In the matter of Smith and another v L.J. Williams Ltd (1980) 32
WIR 395., the issue of inequality of treatment was before the court.
Bernard J. (as he was then) drawing upon the learning found in Basu’s
Shorter Constitution of India (1976) (7th Edn.) Vol. 1 at page 29 provided a
definition of equal protection:
“Equal protection means the right to equal treatment in
similar circumstances both in privileges conferred and in liabilities
imposed by the law.”
At page 407( c ) of the said judgment, His Lordship divides the possible
discrimination under the equal protection provisions into two divisions:
Discrimination by the legislature and discrimination in the administration of the
In the extant matter, there is no issue of discrimination by the legislature
and it need not bother us any more.
His Lordship continued at page 407(d):
“2. When the statute itself is not discriminatory and the
charge of violation of equal protection is only against the
official who is entrusted with the duty of carrying it into
operation the charge will fail if the power has been exercised
in good faith within the limitation imposed by the Act and for
the achievement of the objects the enactment had in view; if
however the person who alleges discrimination succeeds in
establishing that the step was taken intentionally for the
purpose of injuring him, or in other words that it was a
hostile act directed against him, the executive act
complained of must be annulled even though the statute
itself be not discriminatory. In short, if the Act is fair and
good, the authority who has administered it will be generally
protected. To this rule, however, there is an exception,
which comes into play when there is evidence of mala fides
in the application of the Act.”
The presumption of regularity.
Bernard J. continued to quote from Basu’s Shorter Constitution of India at
page 407( j ):
“ …such mala fide administration is never presumed , but has to be
proved. On the other hand the presumption is that public officials
will discharge their duties honestly and in accordance with the law;
… this presumption is heightened when the law vests a discretion
in high officials or authorities as distinguished from minor officials
or in the Government itself.”
Bernard J. (as he then was) concluded at page 409 ( d ):
“I take the view that in this jurisdiction there is the
presumption of regularity in the acts of officials and that the
evidential burden is upon him who asserts the contrary.”
Thus, in accordance to the maxim omnia praesumuntur rite esse
acta, the Cabinet would be presumed to have acted within the requisites of the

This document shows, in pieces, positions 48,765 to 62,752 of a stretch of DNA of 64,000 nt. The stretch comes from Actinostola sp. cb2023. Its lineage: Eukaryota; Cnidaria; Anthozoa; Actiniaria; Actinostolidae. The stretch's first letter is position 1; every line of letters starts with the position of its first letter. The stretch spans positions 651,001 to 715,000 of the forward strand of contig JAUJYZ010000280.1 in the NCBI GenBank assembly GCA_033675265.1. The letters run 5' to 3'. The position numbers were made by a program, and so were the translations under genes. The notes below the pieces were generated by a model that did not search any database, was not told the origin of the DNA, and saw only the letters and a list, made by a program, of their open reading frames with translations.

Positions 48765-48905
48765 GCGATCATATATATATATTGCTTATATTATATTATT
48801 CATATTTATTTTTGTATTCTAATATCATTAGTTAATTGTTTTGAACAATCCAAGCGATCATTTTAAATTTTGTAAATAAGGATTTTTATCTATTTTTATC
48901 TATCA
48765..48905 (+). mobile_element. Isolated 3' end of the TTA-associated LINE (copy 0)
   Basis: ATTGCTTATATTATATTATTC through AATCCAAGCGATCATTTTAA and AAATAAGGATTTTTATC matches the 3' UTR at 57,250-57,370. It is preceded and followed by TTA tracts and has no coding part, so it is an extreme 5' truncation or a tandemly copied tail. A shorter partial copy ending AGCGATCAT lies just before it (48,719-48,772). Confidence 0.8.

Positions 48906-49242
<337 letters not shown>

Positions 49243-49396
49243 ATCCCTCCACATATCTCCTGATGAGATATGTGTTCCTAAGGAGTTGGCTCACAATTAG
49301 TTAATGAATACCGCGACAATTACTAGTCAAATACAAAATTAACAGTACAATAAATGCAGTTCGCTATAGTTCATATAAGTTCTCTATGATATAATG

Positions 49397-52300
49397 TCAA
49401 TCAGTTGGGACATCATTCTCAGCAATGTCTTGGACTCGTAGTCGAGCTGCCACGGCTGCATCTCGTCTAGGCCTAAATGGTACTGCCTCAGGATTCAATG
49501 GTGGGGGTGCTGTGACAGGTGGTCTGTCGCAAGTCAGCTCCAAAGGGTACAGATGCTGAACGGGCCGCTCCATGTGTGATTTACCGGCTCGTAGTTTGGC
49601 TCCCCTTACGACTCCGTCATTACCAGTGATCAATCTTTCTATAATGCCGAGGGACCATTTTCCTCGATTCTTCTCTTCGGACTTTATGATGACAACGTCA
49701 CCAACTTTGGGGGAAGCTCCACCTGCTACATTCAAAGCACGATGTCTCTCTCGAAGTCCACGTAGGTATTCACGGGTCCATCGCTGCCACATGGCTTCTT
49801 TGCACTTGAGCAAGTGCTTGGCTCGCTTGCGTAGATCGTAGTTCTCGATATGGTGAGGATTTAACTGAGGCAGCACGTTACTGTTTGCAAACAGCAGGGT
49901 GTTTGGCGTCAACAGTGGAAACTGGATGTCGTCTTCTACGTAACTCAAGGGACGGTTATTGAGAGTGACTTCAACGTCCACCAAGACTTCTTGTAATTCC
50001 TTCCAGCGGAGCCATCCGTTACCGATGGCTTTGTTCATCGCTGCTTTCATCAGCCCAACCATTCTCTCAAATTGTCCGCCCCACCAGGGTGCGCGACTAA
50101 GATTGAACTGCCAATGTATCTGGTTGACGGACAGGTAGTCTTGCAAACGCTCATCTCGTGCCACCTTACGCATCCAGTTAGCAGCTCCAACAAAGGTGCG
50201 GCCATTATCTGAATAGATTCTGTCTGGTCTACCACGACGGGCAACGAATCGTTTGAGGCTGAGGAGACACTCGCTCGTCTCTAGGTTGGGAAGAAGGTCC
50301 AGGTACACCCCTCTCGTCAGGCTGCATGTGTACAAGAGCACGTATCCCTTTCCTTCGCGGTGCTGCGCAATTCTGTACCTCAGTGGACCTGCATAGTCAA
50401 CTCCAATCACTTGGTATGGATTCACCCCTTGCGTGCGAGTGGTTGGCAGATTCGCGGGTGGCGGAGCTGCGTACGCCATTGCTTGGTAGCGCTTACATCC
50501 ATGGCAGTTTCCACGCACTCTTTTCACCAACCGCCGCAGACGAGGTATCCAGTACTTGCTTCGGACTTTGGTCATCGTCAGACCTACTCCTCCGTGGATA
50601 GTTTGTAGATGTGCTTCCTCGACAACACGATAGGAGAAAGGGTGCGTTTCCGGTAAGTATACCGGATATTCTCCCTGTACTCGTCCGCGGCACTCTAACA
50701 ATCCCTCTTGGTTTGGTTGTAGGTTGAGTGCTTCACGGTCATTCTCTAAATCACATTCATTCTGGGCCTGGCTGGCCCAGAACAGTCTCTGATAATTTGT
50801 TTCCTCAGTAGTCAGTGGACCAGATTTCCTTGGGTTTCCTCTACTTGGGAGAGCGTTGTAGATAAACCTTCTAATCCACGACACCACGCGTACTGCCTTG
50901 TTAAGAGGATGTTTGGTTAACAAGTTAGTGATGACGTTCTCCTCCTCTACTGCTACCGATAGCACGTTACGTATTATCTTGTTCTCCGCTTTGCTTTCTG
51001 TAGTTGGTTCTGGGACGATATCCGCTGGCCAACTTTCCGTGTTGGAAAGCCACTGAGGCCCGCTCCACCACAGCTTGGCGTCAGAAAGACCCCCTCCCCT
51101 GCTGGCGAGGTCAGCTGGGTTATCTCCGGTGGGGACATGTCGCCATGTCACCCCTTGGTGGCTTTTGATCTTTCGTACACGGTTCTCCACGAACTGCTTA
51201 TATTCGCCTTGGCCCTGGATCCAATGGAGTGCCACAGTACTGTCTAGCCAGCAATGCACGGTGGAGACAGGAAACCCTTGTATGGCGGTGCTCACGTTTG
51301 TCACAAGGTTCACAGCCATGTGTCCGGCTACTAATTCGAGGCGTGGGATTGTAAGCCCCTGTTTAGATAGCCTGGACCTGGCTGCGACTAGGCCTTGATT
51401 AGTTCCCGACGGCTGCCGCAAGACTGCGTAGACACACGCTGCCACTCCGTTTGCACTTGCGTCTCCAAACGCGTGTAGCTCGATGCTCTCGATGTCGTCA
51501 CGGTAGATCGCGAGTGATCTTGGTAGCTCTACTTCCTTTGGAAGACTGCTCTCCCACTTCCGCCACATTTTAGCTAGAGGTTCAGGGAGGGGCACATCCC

Constitution and the law with respect to the applications made by the Applicants.
Displacement of the presumption – onus of proof.
In the matter of the Attorney-General v K.C. Confectionery Limited
(1985) 34 WIR 387 at page 400G, Persaud J.A. sounded the warning that:
“…mere differentiation or inequality of treatment does not per se
amount to discrimination within the inhibition of the equal
protection clause.”
Further, in the matter of The Police Service Commission and the
Attorney General of Trinidad and Tobago v Wayne Hayden Sharma J.A.
stated at page 08:
“A claim that a public authority has violated a citizen’s right to
equal treatment is one that must be supported by cogent evidence.”
In the matter of Smith v L.J.Williams Ltd (1980) 32 WIR 395 at
page 411 , the issue of the burden of proof when one complains of unequal
treatment was discussed by Bernard J. and I quote in extenso:
“ in so far as official acts are concerned , the nub of the matter is
…that the section both guarantees and is intended to ensure that
where parties are similarly placed under the law they are entitled to
like treatment under that law. However, there is a presumption of
regularity in the acts and conduct of officials. Consequently, the
burden of proof is upon the aggrieved party to establish mala fides
in the administration of the enactment. Of course, mala fides
particularly in cases of this sort is not normally expressed.
However, it can be and is usually to be implied from overt acts. In
this connection it is not necessary …to prove an evil eye’ although I
do not doubt that in some cases the evidence may be such that the
act complained about can be seem to transcend both the concept
of the ‘unequal hand ‘ and an ‘evil eye’ at the end of the day. In
my opinion, so long as it can be shown that the act was a hostile
act or an intentional and irresponsible act, i.e. an act done
deliberately and without justification that will be enough evidence
to rebut the presumption of regularity.”
However, the above must considered in the light of a discussion on the